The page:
Barriers and Knowledge Gaps Regarding the Use of Decision Support Tools


Many providers believe they already practice shared decision making and need education on this technique and how it differs from patient education and informed consent. Providers also cite time as a barrier to implementation, however, studies show on average decision aids and shared decision making only add 2.5 minutes to the consultation.


Many decision aids are only available in English. There is a growing field of research around the use of decision aids in diverse cultural settings that will help implementation efforts going forward.


There are no widely accepted metrics around shared decision making or use of decision aids.


Patients consistently desire more engagement in decision making. While vulnerable populations can be challenging to engage, for example homeless individuals and mailed decision aids, they are the most likely to benefit from increased engagement in decision making and should not be excluded from shared decision making efforts.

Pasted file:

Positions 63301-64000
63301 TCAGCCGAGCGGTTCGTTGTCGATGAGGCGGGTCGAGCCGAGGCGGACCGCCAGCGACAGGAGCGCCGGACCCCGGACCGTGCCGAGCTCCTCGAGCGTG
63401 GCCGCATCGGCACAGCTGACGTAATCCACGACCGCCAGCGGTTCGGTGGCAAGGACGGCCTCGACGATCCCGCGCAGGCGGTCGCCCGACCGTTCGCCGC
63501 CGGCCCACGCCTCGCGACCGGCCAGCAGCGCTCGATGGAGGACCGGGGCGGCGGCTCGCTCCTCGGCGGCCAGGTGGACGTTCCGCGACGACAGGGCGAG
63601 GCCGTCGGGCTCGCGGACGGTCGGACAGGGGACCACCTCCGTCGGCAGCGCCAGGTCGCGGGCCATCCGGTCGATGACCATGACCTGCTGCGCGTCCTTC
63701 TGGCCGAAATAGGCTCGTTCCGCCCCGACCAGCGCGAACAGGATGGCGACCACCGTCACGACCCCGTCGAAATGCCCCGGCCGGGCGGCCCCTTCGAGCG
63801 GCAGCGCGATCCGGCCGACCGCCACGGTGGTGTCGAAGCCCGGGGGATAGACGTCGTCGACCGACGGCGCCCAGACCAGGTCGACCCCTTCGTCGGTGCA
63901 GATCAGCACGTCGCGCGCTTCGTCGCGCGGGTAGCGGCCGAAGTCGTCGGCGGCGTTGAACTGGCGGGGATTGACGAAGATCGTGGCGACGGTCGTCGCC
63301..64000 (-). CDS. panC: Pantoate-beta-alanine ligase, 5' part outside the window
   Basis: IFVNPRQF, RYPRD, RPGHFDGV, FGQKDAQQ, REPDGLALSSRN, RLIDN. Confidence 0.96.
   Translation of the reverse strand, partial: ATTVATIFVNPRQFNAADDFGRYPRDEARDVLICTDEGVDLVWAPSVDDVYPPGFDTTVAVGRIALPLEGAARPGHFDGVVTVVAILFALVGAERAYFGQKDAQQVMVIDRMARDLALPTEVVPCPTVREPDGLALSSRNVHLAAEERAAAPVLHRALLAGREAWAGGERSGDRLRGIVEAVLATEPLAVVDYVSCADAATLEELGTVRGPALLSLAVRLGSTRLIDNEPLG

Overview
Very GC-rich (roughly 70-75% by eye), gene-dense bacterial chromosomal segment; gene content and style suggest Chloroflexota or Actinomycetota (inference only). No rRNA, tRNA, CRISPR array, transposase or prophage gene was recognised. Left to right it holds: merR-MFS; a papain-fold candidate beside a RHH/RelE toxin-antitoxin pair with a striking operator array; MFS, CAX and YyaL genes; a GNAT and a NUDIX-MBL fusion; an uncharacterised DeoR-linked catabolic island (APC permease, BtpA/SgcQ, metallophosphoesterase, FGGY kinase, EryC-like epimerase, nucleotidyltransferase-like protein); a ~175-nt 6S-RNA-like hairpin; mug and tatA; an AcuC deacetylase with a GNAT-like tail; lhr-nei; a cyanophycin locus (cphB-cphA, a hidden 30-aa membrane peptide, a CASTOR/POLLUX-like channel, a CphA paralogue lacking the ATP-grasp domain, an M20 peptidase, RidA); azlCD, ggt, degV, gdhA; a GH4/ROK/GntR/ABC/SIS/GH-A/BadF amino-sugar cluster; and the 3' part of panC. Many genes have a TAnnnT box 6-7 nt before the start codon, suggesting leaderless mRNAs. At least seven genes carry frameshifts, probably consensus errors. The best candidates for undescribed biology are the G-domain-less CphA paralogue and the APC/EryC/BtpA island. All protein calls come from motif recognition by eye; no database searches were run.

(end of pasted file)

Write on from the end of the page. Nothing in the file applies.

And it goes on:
The evidence on the cost-effectiveness of implementing decision support tools and utilization is very limited and the findings are mixed. While the Ottawa Health Research Institute compiles a list of publicly available decision aids, other options require purchase.

Implementation Evidence